A new course at the UT Southwestern Medical Center is using art in preparing medical students to treat patients like individual people.
The course, which ended May 18, has the students —many wearing their white UT Southwestern lab coats — slowly walk through the Dallas Museum of Art where they are challenged to think about each patient the way artists pay attention to their sculptures or paintings, The Dallas Morning News reported.
THE COURSE MIXES ART AND MEDICINE
Called “Art in Examination,” the course is a collaboration between Heather Wickless, a UT Southwestern professor, and Bonnie Pitman, an art professor at the University of Texas at Dallas.
The course will be offered during the spring semester.
The idea for the course was sparked about three years ago.
Pitman worked at the DMA for 13 years as deputy director and director, but left the post in 2012 after contracting a rare virus in her lungs. Her health made it difficult to work at the museum.
“We’re exposing [students] to a complex problem, which is the interpretation of a painting.”
The Morning News said she then took a post at the Edith O’Donnell Institute of Art History at UT Dallas, and that Pitman wanted to design a course around art and medicine.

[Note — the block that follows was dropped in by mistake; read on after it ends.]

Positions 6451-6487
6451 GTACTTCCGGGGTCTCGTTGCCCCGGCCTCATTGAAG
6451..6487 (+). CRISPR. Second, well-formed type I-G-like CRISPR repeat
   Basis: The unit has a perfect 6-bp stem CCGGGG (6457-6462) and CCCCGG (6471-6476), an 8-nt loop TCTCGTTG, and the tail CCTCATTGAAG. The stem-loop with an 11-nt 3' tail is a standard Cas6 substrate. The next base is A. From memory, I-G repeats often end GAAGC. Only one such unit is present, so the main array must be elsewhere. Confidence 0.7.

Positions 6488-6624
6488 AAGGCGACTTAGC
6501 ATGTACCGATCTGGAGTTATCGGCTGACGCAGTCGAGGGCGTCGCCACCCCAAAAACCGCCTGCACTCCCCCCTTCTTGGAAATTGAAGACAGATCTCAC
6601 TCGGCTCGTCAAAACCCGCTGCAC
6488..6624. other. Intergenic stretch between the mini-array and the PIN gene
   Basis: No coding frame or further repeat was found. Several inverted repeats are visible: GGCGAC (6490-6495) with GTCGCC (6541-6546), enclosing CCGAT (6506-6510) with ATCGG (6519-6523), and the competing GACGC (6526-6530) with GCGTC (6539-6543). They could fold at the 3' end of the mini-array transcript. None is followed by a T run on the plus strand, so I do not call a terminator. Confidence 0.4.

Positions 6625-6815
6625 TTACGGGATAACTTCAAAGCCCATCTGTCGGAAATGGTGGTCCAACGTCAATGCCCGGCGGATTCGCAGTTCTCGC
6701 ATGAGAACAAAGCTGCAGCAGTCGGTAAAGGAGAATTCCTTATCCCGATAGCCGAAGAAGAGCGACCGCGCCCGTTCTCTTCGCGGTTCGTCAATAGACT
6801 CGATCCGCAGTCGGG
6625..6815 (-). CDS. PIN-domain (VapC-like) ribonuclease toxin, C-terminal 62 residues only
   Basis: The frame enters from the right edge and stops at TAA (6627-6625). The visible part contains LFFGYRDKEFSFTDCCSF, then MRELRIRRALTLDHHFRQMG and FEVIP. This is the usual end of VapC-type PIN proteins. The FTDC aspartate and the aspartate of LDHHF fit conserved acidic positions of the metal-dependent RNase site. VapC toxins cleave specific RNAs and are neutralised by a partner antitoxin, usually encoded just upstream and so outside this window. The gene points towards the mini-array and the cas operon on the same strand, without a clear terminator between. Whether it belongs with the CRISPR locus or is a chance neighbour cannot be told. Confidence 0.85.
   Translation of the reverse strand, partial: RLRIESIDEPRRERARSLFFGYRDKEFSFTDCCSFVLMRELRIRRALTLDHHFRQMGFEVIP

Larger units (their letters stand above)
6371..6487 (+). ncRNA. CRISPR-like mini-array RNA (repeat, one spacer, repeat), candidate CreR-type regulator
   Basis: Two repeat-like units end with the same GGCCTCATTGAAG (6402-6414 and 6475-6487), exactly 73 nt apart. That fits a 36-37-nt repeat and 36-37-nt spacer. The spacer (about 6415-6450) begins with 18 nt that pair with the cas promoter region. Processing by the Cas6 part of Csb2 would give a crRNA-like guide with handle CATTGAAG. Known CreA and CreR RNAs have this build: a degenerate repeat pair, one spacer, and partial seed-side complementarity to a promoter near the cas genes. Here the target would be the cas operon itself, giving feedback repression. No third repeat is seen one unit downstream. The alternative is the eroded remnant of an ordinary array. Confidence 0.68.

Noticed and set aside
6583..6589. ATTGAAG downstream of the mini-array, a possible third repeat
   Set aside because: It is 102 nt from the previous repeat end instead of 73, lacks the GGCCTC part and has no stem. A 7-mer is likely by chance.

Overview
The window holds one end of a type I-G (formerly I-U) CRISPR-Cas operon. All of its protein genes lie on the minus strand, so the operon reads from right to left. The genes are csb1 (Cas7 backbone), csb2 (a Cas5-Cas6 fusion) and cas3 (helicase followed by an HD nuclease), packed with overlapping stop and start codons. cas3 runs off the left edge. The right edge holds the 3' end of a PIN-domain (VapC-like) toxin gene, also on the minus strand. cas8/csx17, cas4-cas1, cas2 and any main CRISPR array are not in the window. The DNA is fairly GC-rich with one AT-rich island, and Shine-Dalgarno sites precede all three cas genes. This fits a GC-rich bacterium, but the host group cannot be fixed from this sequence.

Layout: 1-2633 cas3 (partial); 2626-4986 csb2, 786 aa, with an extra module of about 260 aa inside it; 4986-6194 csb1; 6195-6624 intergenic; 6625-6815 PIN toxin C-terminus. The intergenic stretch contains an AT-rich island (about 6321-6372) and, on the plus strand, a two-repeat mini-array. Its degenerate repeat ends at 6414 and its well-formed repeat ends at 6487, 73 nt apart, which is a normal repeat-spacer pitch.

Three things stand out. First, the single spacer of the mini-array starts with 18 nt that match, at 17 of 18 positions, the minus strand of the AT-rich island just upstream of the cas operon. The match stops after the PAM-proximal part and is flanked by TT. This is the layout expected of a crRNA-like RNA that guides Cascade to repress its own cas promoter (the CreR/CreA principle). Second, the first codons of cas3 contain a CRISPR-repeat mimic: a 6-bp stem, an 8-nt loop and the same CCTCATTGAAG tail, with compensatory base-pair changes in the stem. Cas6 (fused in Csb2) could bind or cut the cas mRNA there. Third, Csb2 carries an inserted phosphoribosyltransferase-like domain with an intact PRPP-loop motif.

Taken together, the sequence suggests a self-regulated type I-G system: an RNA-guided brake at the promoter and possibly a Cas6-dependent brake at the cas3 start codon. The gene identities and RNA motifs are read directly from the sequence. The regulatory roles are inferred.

She met Wickless through the museum, then they teamed up to envision the course to help the UT Southwestern student better understand compassion.
Wickless then created a blueprint for the course with Andrea Kalus, a professor at the University of Washington, who has taught a similar class since 2008, the Morning News said.
“We’re exposing [students] to a complex problem, which is the interpretation of a painting,” Kalus said. “And they don’t have a background or skill necessarily in being able to do this. And the goal of our exercise is to give them that permission to sort of wonder, ask questions, to be puzzled, to collaborate with the students around them in order to come up with an explanation of an unfamiliar problem. Which is exactly what they’re going to encounter in medicine.”